These large-scale rallies are most encouraging, and show that while there is widespread popular support for an Islamic state in Turkey (otherwise the Prime Minister and others would not be in office), there is also widespread support for Kemalism.
It is also worth nothing that while the rally participants are nominally Muslims, at least some voices in Turkey deny that the ralliers represent a contingent of “moderate Muslims” who are opposing “radical Muslims.” Onur Oymen of the Turkish Republican People’s Party, said recently: “You can’t have democracy without secularism. The notion of moderate Islam to check radical Islam is nonsense. This idea being promoted by certain countries should be abandoned.” Kemalism itself was not predicated on a construct of “moderate Islam,” but of explicit rejection of political Islam in favor of secularism. That is, it was never presented as an Islamic construct or justified by Islamic teachings, but was an explicit rejection of certain traditional aspects of Islam.
But what does Oymen mean? Isn’t his distinction between secularism and moderate Islam a distinction without a difference (at least in Turkey), since Islam without its political component is “moderate,” and since almost all of those who are protesting against Islamic rule in Turkey would identify themselves as Muslims? Part of the problem here stems from loose usage. No one has ever defined what a “moderate Muslim” really is, and the term has been applied to jihadists who are proceeding through deception and peaceful argumentation rather than by bomb-throwing, as well as to genuine Islamic reformers and cultural Muslims who know little and care less about the traditional Islamic teachings on jihad.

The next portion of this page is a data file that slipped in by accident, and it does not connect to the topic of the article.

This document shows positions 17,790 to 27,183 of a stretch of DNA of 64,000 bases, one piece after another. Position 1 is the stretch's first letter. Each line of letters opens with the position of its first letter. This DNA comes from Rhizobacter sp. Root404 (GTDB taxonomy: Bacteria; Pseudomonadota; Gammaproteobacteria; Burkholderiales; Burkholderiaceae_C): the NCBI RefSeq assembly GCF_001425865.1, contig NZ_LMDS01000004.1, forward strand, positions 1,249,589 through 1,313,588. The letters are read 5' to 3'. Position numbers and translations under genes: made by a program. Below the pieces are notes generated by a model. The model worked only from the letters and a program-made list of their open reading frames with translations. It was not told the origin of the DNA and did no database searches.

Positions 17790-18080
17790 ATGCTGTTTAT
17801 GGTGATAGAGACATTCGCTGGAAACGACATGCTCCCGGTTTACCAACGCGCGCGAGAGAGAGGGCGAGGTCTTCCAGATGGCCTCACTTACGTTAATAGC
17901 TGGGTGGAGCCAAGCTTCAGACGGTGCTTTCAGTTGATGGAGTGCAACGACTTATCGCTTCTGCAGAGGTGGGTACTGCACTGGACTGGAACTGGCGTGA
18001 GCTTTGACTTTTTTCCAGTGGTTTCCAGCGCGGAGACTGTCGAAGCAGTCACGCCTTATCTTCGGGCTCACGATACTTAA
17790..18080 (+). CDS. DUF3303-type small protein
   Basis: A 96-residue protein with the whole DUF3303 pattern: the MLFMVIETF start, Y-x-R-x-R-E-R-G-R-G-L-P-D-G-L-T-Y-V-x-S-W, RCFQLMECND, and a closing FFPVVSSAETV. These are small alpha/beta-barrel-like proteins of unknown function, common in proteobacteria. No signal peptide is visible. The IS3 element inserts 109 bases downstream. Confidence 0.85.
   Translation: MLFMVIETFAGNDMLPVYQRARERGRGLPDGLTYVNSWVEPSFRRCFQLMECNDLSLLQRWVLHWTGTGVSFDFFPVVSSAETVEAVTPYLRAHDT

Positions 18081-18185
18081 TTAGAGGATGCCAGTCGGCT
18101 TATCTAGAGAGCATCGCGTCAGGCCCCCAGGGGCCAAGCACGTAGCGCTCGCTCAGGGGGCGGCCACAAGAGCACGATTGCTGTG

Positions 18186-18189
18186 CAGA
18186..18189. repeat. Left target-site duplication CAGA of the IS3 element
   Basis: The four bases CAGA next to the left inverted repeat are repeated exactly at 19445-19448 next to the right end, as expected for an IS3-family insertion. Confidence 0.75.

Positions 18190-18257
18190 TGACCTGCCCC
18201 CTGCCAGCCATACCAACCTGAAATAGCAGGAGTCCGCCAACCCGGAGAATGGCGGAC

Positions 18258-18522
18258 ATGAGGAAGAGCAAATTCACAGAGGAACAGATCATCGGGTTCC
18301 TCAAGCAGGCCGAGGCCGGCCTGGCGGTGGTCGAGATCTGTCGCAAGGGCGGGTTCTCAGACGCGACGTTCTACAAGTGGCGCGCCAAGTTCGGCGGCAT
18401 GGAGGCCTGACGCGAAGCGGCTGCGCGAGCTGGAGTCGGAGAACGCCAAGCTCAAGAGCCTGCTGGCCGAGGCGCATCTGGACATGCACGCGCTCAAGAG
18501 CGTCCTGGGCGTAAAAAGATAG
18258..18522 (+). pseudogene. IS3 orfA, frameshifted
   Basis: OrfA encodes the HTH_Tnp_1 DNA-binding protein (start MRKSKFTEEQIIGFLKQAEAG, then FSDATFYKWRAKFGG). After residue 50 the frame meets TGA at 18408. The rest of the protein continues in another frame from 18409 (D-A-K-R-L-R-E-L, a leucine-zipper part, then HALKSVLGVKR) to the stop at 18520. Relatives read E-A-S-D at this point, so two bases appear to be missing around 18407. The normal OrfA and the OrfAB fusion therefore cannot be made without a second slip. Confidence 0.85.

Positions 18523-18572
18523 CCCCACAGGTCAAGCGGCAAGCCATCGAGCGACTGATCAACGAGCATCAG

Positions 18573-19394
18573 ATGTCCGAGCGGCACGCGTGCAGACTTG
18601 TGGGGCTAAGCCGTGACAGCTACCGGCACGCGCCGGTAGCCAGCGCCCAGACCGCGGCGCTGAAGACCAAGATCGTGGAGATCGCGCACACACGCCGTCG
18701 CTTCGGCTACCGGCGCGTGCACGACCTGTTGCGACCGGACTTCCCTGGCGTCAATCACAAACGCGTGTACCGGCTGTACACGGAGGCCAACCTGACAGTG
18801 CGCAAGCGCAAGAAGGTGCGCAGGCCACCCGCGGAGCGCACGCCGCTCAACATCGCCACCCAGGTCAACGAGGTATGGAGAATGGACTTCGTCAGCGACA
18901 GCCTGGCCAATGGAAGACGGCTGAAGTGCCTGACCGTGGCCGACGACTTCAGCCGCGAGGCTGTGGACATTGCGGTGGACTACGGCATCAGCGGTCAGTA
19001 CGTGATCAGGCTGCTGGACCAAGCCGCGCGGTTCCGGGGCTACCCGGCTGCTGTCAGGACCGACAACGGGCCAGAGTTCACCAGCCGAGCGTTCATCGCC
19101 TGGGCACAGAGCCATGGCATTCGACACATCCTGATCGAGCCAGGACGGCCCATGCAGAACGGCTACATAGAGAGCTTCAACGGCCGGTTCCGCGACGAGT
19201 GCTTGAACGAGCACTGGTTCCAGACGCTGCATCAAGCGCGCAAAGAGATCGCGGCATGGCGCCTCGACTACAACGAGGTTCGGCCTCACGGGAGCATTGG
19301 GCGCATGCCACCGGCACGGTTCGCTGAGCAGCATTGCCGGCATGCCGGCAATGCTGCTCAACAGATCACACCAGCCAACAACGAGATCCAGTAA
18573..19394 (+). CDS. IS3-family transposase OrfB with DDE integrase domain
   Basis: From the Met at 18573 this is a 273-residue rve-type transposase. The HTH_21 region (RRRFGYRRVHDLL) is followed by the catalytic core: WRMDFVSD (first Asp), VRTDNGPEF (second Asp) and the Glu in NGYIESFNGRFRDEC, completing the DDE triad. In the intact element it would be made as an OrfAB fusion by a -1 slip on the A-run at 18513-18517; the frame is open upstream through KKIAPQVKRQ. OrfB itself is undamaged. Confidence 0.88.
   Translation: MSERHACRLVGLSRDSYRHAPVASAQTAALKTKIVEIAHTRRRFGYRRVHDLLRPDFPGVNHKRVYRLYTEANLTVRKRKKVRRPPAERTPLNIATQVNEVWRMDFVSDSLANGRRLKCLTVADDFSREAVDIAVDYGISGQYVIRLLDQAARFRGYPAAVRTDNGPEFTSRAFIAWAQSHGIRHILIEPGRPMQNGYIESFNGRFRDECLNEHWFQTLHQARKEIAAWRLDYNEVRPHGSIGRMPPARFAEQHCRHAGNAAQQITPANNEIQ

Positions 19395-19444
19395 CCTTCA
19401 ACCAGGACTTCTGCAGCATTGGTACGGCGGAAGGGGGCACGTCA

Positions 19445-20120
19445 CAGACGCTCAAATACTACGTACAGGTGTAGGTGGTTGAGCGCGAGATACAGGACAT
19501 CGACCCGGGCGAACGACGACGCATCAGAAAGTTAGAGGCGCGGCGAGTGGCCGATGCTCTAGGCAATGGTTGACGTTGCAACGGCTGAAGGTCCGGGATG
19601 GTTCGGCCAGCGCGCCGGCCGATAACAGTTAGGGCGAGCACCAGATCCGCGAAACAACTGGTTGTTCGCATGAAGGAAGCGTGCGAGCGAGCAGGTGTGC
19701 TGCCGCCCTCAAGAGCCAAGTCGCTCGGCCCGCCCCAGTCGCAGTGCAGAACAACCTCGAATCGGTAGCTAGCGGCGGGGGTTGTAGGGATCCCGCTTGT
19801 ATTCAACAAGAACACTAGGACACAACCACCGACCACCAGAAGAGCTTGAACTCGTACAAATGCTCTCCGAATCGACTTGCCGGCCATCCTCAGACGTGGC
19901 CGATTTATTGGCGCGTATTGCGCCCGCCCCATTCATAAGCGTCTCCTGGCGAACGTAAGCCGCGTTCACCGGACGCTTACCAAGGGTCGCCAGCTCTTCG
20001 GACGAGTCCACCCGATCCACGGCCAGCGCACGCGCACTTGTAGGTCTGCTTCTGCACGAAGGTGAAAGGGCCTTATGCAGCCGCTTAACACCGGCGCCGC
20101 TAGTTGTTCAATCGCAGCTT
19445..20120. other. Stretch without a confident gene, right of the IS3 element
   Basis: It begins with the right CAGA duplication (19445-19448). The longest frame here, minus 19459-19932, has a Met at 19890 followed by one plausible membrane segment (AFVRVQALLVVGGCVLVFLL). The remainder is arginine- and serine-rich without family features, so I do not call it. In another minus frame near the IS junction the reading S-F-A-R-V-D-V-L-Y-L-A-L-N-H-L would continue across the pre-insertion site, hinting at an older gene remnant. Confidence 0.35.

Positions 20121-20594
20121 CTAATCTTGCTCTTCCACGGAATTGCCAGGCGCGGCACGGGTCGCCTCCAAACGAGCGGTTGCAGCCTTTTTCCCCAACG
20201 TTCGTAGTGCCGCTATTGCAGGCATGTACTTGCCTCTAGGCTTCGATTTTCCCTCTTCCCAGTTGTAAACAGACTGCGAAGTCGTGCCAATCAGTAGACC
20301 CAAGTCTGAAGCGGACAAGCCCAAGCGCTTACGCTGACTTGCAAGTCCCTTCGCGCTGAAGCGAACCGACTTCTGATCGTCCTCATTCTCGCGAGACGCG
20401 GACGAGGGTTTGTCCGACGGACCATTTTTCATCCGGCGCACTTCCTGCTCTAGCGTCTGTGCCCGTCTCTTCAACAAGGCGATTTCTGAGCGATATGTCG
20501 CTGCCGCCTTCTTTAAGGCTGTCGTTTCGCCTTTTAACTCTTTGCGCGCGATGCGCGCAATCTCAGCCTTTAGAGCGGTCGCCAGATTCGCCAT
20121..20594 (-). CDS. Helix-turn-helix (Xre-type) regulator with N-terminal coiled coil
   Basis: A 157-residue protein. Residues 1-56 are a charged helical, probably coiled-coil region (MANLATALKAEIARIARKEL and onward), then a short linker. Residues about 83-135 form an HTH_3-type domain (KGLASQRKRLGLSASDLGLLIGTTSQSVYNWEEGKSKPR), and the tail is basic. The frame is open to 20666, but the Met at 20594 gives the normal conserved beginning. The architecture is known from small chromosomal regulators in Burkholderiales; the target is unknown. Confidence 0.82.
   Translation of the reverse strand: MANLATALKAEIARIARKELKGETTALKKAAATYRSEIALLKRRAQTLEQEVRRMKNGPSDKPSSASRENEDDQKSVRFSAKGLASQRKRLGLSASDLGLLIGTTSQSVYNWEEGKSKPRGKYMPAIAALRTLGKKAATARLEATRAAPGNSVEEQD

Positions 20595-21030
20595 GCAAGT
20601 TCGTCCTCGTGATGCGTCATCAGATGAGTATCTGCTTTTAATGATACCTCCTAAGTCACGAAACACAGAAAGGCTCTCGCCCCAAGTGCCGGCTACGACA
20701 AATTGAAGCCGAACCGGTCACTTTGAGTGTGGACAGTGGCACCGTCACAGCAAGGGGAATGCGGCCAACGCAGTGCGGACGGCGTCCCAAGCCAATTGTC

Those cultural Muslims give us the answer to the question about Oymen’s statement. For most of the “moderate Muslims” who have lived through the centuries until now have been cultural Muslims who, because of a variety of historical circumstances, were ignorant of or indifferent to the Islamic doctrines of jihad as taught by all four mainstream Sunni schools of jurisprudence (madhahib). For Ataturk that wasn’t enough, for it always allowed for a recrudescence and reassertion of political Islam, whenever there was a revival of religious fervor. So Ataturk became the first political figure ever in the Islamic world to reject — explicitly and without apology — political Islam in favor of a Western model of the separation of the religion from the state. While this would not forever prevent — as recent events in Turkey clearly show — a reassertion of political Islam, it would give the state greater ability to resist this reassertion, while a state that was nominally an Islamic one or that paid even lip service to Sharia in its Constitution would not have that ability. So Turkish secularism is predicated not on moderate Islam, but on premises that are not Islamic at all. And Oymen knows that any modification of Turkish law to change that will simply open the door to a full reassertion of Sharia — Islamic law — in Turkey.
By Suzan Fraser for Associated Press:
IZMIR, Turkey – Choking the highways and crammed onto ferries, hundreds of thousands of Turks streamed into this port city on Sunday in an enormous show of opposition to the pro-Islamic ruling party, increasing pressure on the government ahead of early elections.
Some 1.5 million protesters carried anti-government banners, red-and-white Turkish flags and pictures of Mustafa Kemal Ataturk, who founded the secular republic in 1923. Turkish flags hung from balconies and windows, as well as buses and fishing boats and yachts bobbing in Izmir’s bay.
“I am here to defend my country,” said Yuksel Uysal, a teacher. “I am here to defend Ataturk’s revolution.”
Throughout the morning, thousands were trying to reach Izmir and highways leading to the city were at a standstill. Municipal authorities said some 200,000 people sailed in on ferries.